Also, even if we are unnecessarily generous to the opposition, and their narrative builders, and arbitrarily assume that only half of the 2019 swing would carry forward into 2023, that is still around 5 per cent, and would raise the BJP’s vote share to the 41-42 per cent band.
Further, there is, therefore, no way the BJP’s 2019 vote share in seats like Mulbagal, Sidlaghatta, Chikballapur, Gokak, and a number of others, is going to fall back to the meagre levels the BJP polled in three consecutive assembly elections between 2008 and 2018.
Or, to put it another way, if the BJP is to breach firewall opposition seats, it can do so only if its vote share increases to the 41-42 per cent.
Not to mention, that if the BJP managed to win 104 seats in 2018 with 36.4 per cent, then a vote swing of 4-5 per cent in its favour (a portion of which has already been achieved with the bypolls of 2019), would put the party on or above the halfway mark.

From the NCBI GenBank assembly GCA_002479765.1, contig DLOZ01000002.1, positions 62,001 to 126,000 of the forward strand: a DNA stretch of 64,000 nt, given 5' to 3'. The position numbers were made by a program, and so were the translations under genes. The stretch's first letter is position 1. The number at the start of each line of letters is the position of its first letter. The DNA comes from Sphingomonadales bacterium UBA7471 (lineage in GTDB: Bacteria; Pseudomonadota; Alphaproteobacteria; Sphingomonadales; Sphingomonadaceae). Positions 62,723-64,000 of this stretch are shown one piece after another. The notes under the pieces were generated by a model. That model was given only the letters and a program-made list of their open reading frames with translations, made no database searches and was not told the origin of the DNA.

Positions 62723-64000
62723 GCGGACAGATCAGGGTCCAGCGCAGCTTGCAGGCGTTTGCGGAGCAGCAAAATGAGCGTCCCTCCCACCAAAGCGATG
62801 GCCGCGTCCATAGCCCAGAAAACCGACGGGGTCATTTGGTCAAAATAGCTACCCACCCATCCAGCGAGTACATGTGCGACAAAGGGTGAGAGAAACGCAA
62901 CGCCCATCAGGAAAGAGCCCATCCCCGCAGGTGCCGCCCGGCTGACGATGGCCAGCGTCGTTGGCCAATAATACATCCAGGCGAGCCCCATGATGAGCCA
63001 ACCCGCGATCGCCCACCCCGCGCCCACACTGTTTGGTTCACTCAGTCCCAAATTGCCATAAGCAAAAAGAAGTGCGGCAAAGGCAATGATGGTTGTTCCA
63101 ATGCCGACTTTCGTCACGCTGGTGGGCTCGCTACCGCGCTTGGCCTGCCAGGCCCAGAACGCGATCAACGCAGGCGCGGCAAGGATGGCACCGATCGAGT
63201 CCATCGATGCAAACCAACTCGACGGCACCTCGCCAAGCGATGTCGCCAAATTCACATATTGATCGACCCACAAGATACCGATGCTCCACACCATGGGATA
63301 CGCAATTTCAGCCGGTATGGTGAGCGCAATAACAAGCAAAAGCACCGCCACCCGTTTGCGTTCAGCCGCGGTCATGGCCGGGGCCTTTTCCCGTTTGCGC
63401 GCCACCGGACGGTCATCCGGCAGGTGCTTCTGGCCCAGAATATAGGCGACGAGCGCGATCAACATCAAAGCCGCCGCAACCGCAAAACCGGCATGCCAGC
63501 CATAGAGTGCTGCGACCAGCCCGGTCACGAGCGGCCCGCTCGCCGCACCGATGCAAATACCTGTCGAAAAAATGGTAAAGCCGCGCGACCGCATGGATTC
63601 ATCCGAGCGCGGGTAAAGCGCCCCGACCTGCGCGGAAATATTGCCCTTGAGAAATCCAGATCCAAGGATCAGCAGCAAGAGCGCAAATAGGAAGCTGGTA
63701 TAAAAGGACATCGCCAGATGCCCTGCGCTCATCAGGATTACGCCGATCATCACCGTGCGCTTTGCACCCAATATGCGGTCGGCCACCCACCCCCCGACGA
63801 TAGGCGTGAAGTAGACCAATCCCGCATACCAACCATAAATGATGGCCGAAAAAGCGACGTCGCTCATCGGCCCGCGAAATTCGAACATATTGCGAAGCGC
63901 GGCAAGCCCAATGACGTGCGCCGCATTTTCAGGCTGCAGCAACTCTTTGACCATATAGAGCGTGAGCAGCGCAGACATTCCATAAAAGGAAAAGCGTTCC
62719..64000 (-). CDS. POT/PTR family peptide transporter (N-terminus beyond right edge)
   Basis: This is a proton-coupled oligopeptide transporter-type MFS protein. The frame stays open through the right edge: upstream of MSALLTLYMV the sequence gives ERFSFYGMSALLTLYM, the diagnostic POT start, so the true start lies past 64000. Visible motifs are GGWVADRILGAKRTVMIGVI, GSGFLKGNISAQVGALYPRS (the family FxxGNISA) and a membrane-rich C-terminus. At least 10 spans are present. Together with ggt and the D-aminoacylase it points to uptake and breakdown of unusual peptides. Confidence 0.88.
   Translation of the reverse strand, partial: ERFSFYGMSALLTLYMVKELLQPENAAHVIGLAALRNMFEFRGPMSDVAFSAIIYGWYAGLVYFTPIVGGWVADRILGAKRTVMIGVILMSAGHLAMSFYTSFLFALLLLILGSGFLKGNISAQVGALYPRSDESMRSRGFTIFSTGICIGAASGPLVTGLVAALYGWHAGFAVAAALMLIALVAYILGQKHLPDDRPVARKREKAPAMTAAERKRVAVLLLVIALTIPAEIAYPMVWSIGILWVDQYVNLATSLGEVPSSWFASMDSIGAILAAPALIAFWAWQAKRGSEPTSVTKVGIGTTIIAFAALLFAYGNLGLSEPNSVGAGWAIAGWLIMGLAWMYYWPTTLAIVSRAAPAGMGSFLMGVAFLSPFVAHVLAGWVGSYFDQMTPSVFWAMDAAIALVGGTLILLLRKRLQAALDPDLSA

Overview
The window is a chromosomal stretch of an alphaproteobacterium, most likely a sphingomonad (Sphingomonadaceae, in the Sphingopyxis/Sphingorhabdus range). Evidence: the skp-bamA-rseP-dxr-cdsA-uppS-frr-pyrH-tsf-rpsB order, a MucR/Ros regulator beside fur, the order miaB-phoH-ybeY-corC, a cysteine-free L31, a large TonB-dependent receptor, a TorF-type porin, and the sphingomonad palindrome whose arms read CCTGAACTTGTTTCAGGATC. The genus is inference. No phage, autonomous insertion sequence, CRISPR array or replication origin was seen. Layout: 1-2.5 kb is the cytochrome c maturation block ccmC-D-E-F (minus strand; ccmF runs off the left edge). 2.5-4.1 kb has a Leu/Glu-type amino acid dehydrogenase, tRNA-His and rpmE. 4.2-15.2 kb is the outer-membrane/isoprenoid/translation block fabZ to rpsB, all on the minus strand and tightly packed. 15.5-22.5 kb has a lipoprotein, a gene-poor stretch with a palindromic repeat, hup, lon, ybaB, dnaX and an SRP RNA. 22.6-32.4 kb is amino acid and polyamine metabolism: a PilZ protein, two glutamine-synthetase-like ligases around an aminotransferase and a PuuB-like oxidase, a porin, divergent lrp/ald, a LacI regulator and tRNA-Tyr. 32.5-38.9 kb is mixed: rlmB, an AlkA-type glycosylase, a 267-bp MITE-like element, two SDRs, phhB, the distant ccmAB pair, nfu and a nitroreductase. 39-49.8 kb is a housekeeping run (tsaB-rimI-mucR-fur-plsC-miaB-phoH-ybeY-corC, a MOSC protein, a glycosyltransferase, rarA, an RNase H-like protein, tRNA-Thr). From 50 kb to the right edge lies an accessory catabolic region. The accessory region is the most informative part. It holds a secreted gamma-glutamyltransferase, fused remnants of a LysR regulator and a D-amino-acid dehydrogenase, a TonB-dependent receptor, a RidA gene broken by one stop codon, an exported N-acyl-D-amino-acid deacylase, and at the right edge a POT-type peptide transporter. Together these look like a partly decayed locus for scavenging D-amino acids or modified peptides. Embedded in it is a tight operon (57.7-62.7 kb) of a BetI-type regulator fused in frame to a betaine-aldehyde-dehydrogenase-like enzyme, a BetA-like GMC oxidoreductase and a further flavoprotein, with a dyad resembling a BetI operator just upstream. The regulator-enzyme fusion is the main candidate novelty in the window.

Thus, in conclusion, this is the reality which many analysts, pollsters, and politicians are ignoring: the BJP’s vote share has already risen from what it got in 2018, it has reverted to its pre-2008 growth phase. Defectors from the BJP will struggle to win on an opposition ticket, and the BJP will win a number of seats which it did not in the past three assembly elections.
As explained in an earlier piece, the fact is that a magnificent civilizational churning is taking place across Karnataka, and it will manifest itself to a material extent in 2023.
Those who refuse to see it are simply being obstinately delusional, and those who act as if it doesn’t exist are indulging in faux bravado. Change is here.
Venu Gopal Narayanan is an independent upstream petroleum consultant who focuses on energy, geopolitics, current affairs and electoral arithmetic. He tweets at @ideorogue.